Now I've taken the alcohol and sprayed it across the bottom. I'm doing this in sections and simply blending with my brush in vertical strokes to see how well it blends.
I'm currently working on the middle section. Note: I rinse my brush after each section I'm working on, to keep the dark colors from bleeding into the lighter ones.
Once I blow it dry, I'm ready to paint! I'd like to emphasize that this should only be done on water-friendly surfaces. The same technique could be used on watercolor paper which is less expensive than pastel papers. I have a technique that I use often to make your own sanded surface with watercolor paper. Here is a link to a product review video where I describe the process using "clear gesso". DIY Pastel Surface
I work this painting from top to bottom beginning with the sky. I use some light lavenders and blues which will connect nicely with the color of the lavender flowers.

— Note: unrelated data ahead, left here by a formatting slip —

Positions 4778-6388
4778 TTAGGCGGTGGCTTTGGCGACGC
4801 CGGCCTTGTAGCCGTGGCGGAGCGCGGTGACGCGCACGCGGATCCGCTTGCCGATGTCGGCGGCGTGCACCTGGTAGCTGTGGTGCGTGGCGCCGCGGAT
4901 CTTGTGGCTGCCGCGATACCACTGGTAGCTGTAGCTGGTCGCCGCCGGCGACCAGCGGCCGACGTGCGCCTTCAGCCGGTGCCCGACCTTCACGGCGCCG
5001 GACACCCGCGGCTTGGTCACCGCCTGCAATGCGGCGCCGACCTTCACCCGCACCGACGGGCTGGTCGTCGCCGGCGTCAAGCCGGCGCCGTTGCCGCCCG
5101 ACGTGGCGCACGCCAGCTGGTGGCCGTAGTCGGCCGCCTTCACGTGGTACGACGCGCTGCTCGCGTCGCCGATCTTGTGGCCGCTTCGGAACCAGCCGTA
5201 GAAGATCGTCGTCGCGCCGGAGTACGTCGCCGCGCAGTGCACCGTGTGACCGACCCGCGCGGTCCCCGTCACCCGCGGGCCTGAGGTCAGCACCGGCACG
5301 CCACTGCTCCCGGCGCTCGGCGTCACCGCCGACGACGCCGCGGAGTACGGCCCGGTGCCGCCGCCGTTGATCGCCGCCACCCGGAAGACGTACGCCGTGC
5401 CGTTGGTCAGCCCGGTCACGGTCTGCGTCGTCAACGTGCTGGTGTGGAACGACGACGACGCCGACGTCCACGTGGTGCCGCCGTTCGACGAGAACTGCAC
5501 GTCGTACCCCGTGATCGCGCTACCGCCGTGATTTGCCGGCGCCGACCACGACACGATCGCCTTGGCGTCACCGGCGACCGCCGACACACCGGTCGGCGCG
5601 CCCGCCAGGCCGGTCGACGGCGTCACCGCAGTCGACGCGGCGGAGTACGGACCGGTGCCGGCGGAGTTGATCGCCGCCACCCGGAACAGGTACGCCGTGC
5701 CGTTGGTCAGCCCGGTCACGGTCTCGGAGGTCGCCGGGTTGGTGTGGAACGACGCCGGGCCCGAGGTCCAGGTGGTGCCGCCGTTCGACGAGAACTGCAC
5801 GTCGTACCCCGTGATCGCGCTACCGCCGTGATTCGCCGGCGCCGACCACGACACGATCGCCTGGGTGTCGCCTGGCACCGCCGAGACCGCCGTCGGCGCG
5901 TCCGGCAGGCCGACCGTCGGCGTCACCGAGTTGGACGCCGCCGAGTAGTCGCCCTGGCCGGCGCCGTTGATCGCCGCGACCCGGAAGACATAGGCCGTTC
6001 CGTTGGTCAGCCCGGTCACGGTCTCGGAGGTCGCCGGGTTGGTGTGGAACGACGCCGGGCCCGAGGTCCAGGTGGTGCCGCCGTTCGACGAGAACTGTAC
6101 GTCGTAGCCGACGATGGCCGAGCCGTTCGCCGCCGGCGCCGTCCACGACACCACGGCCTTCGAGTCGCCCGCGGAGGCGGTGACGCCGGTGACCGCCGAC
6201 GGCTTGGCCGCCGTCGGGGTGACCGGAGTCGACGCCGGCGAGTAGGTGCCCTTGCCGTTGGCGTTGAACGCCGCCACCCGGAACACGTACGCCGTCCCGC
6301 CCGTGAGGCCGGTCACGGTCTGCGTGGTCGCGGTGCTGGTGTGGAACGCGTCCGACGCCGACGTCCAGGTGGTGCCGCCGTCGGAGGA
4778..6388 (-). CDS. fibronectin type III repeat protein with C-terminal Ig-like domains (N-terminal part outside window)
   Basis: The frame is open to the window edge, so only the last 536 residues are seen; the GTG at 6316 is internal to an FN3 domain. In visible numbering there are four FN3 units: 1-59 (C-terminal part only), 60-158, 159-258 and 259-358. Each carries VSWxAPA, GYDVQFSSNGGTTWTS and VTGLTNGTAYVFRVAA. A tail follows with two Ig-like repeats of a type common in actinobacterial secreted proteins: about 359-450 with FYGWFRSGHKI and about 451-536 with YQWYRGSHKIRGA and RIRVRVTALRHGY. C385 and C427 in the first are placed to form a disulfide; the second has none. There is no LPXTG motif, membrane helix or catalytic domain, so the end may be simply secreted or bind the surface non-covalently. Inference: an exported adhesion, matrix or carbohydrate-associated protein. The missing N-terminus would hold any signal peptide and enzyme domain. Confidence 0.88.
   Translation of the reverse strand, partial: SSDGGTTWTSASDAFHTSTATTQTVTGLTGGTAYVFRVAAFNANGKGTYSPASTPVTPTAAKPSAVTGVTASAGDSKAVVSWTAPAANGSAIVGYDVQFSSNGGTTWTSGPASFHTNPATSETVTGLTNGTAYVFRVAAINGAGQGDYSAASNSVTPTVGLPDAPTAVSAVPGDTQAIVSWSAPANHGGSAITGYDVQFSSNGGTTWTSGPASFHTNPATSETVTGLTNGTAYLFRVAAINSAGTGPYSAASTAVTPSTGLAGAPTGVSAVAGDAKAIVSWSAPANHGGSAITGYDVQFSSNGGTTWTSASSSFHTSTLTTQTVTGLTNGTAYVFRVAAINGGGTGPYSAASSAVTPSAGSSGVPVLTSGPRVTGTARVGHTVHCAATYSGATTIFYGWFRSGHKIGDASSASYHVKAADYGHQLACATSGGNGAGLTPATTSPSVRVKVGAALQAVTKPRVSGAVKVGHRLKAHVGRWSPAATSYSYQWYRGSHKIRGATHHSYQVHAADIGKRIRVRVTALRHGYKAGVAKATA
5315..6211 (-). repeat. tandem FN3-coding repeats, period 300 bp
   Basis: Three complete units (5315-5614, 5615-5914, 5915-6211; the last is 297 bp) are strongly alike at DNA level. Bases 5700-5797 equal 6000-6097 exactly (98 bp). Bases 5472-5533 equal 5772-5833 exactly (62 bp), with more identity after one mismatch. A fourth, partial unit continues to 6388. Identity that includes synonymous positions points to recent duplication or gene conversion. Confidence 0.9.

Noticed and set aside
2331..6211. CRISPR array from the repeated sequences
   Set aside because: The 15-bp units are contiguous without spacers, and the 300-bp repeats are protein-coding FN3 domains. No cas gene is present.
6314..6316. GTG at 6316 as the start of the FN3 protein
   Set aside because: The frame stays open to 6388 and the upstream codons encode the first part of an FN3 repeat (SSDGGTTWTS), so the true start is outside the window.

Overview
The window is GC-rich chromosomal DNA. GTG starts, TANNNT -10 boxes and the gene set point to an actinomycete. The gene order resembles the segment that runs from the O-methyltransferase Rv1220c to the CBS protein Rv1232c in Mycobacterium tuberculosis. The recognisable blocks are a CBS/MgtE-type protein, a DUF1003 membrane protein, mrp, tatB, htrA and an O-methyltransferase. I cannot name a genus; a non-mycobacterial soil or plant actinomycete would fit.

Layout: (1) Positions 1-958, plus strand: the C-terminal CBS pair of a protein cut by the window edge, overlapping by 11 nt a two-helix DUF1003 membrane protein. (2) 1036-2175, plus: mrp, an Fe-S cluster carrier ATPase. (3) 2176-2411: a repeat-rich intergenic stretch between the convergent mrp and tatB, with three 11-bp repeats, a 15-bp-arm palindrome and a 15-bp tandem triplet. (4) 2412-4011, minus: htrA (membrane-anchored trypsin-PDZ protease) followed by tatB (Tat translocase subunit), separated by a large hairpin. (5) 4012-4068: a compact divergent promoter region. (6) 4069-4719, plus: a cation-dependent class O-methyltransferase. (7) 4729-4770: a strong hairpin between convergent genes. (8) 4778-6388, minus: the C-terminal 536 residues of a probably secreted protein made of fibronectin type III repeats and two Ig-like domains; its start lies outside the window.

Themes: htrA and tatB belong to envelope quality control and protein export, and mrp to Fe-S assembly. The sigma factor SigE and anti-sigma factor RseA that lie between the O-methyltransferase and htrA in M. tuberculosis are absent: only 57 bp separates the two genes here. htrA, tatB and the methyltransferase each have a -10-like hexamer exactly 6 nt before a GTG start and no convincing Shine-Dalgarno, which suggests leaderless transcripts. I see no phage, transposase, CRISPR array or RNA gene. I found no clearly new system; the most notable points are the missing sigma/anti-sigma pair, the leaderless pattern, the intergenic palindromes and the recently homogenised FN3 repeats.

Next, I add the tree line with loose strokes.
The grasses in the distant field will be cooler greens and teals. I will add lighter values on top later.
I use a charcoal pencil to get some gestural marks for the lavender flowers trying to keep a loose and harmonious feel.
I work in the darker foreground grasses with large loose strokes. The colors in the foreground are typically darker.
I continue to lay down color for grasses, gradually getting lighter and cooler in color temperature. I also begin to shorten strokes that will eventually flatten out to horizontal strokes in the distance.
Here I am using a "Packing Peanut" (the kind found in packages to protect the contents). This is an excellent blending tool to soften things.